Our healthcare and business law firm works with many behavioral health providers in establishing and operating their ABA associated businesses. We have a particular focus on such companies and will be producing a series of helpful articles to assist providers in navigating various operational and business hurdles to ensure they are able to effectively treat their patients.
If you have questions regarding this blog post or would like to speak with counsel regarding opening your medical spa practice, you may contact us at (404) 685-1662 (Atlanta) or (706) 722-7886 (Augusta), or by email, email@example.com. You may also learn more about our law firm by visiting www.hamillittle.com.
Payment and claims audits for ABA providers are becoming increasingly more common given the rising number of patients being cared for with autism and related disorders. For most ABA providers, an audit is no longer a probability but a certainty. Audits are frequently stressful for an owner of an ABA practice, regardless of size, but smaller practices may not have the resources to deal with the additional requests by auditors when one occurs. However, by taking proactive steps, ABA providers can position themselves in the best possible way to defend against significant reimbursement demands, prepayment review, contract termination, and/or criminal fraud investigations.
When is an audit triggered?
Health insurance companies (including Medicaid), frequently utilize audits to ensure that all clinical and billing requirements in your provider contract and their provider manual are met. While some audits are simply routine in nature, others may be triggered as a result of things such as: outlier payments, higher-than-average utilization rates, increases in treatment or supervision hours, billing a new procedure code or location (home, center-based, remote), complaints from employees or patients, previous errors or problems on past audits or simply random provider selection.
What information is requested?
In most cases, payors request primary source data such as patient medical records on a selected sample of patients and dates of service. For those ABA providers who have an EMR system, producing the requested documentation can often be an easier task than those relying solely on paper records which may be more challenging to collect and produce. These records are then reviewed in accordance with the payors’ billing policies and procedures, many of which won’t be found in your provider contract but rather deeply imbedded in the payors’ reimbursement manual. Depending upon the level of errors identified, the payor may request a finite dollar amount be returned or they may extrapolate the results to the ABA provider’s entire universe of patients whose care is financed by the payor for the applicable time period. Because of payor reliance on extrapolation, adverse findings with respect to even a single claim can have a significant effect on payor demands for recoupment.
What are the most common audit findings?
During the audit, payors are looking for clear documentation to evaluate whether the ABA provider’s records justify the claims submitted for reimbursement. In most instances, audit findings fall within the following general categories: (1) inadequate documentation (missing therapist or caregiver signatures, dates not provided); (2) billing irregularities (billing for group therapy, overutilization of supervision hours); (3) missing or expired provider credentials; and (4) improper billing codes.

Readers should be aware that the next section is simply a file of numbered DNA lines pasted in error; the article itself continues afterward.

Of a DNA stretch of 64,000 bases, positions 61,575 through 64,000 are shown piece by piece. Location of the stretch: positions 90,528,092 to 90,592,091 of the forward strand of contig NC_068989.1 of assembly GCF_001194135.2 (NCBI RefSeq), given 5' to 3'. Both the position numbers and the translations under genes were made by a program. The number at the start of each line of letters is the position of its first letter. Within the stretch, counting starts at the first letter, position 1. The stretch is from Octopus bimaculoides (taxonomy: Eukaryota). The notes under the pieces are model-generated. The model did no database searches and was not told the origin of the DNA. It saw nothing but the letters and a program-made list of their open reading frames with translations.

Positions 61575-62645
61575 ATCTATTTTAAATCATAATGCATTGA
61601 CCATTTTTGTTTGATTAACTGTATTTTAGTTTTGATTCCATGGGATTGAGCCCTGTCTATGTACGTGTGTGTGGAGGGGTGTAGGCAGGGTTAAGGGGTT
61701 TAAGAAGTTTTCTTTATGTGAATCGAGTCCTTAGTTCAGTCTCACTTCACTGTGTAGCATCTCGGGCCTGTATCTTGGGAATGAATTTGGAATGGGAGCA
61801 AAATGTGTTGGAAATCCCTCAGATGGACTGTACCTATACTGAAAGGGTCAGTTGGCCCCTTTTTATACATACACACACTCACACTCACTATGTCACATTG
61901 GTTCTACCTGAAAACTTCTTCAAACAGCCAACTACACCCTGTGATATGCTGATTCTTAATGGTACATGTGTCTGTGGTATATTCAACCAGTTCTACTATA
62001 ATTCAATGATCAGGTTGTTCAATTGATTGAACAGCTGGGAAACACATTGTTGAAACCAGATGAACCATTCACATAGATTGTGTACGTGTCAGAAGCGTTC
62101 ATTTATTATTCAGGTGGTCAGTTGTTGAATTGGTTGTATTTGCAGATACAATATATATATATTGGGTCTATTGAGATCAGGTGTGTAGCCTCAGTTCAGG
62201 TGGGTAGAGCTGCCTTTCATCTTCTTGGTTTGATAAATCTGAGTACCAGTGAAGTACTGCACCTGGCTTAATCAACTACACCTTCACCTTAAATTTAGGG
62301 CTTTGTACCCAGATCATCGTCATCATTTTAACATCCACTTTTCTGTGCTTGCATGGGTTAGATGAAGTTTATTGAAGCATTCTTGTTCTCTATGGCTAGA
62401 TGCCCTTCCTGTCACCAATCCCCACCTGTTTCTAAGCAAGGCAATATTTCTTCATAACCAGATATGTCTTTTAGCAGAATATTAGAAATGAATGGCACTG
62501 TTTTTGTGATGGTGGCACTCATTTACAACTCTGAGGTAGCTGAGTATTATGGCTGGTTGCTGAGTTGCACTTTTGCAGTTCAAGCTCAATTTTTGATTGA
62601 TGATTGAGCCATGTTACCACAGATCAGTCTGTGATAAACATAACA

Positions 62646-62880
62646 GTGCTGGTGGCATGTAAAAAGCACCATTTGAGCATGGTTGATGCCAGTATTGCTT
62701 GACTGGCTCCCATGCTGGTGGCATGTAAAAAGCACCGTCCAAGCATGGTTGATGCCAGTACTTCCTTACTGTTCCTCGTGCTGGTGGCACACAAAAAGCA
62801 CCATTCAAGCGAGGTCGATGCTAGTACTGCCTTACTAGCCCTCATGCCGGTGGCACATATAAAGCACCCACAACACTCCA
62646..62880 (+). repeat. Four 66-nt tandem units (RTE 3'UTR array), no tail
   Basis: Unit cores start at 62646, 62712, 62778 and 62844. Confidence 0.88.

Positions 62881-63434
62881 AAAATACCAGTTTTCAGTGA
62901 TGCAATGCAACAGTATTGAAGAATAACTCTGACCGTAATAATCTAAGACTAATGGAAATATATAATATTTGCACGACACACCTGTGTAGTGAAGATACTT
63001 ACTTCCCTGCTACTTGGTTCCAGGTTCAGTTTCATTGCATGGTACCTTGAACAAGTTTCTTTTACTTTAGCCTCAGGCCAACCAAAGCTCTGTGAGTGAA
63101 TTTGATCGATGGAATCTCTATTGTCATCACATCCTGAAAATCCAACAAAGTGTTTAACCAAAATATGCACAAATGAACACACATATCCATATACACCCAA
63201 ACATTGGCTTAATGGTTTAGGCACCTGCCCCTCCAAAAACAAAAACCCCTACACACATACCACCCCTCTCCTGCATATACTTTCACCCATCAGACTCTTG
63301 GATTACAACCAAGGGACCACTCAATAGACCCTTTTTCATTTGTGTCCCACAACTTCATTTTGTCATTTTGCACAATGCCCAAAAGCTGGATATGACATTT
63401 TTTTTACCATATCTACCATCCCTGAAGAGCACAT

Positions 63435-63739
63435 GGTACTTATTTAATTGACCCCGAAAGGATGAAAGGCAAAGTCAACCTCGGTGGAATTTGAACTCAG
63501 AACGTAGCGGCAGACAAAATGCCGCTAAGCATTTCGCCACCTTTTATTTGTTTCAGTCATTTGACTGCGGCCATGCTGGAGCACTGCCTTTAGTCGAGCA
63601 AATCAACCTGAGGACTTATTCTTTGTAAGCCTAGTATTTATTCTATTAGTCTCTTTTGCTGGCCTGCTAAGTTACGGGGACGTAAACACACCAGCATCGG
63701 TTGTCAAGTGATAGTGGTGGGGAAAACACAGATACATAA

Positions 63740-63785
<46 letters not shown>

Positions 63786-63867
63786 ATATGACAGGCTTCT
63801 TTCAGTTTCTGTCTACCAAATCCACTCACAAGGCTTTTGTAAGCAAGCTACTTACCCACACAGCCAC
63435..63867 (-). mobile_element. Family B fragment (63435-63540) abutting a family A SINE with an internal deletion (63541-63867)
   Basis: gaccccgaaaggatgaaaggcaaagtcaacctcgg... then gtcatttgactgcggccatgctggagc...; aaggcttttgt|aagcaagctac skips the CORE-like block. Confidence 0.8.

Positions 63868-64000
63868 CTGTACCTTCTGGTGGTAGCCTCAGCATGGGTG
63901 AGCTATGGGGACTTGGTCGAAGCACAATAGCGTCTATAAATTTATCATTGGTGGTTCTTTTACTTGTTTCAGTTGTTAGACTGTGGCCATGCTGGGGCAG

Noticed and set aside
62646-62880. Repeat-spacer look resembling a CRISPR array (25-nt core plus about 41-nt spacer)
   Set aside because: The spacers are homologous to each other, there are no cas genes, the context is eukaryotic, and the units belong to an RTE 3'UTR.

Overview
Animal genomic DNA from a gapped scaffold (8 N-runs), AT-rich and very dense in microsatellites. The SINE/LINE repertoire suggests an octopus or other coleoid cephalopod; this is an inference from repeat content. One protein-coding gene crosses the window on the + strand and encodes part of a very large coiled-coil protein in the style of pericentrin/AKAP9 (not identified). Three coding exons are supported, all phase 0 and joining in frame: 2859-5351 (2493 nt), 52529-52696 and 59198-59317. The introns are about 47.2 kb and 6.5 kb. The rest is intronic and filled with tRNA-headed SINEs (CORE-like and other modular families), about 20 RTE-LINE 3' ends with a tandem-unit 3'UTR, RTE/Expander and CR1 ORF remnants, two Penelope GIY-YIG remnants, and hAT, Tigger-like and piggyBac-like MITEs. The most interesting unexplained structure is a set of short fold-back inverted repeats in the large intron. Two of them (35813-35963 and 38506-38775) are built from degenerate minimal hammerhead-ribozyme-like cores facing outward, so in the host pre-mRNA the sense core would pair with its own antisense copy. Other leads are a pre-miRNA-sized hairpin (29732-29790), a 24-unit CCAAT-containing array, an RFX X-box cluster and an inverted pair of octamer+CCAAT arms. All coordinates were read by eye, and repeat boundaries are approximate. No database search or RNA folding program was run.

How do I respond to a payor audit?
When you receive a payor audit the following is recommended:
- Do not ignore the request. Calendar the deadline and don’t miss it.
- Review the request carefully and assign someone to be the point person for collecting the data.
- Consult your provider contract and provider manual.
- Assemble a complete record and review it completely before sending.
- Consider adding an explanatory letter if the medical records are not complete.
- Keep a copy of the package you submit.
What happens when I get an audit finding and the payor requests a refund?
Payor audits are usually not about the quality of care given, but rather about the quality of the records kept. Given the nature that most medical record documentation is maintained, it is likely that payors will find that some records do not meet their documentation requirements and request a refund. At that time, you will need to carefully consider whether an appeal will be justified. If you believe that information may have been overlooked or that your initial submission was missing documentation you will need to appeal the decision within the time frame set out by the payor. At this time, it is highly recommended that you speak with counsel skilled in payor contracting and payor appeals to assist you. A misstep at this stage may not only cost you thousands of dollars but also subject you to future payor audits or severe reputational damage.
How can I be proactive in avoiding payor audits and recoupment requests?
- Be familiar with the rules and requirements that each payor expects providers to follow. Use resources such as the provider agreement, provider manual and any guidance or payment determinations that the payor has published.
- Conduct internal self-audits such as medical chart reviews to ensure that you are complying with each payor’s rules and requirements for record keeping and billing.
- Make sure your company has a policy in place for how to respond to any audit requests and ensure that all employees are trained accordingly.
If you have questions regarding this blog post or would like to speak with counsel regarding your ABA and behavioral health business, you may contact us at (404) 685-1662 (Atlanta) or (706) 722-7886 (Augusta), or by email, firstname.lastname@example.org. You may also learn more about our law firm by visiting www.hamillittle.com.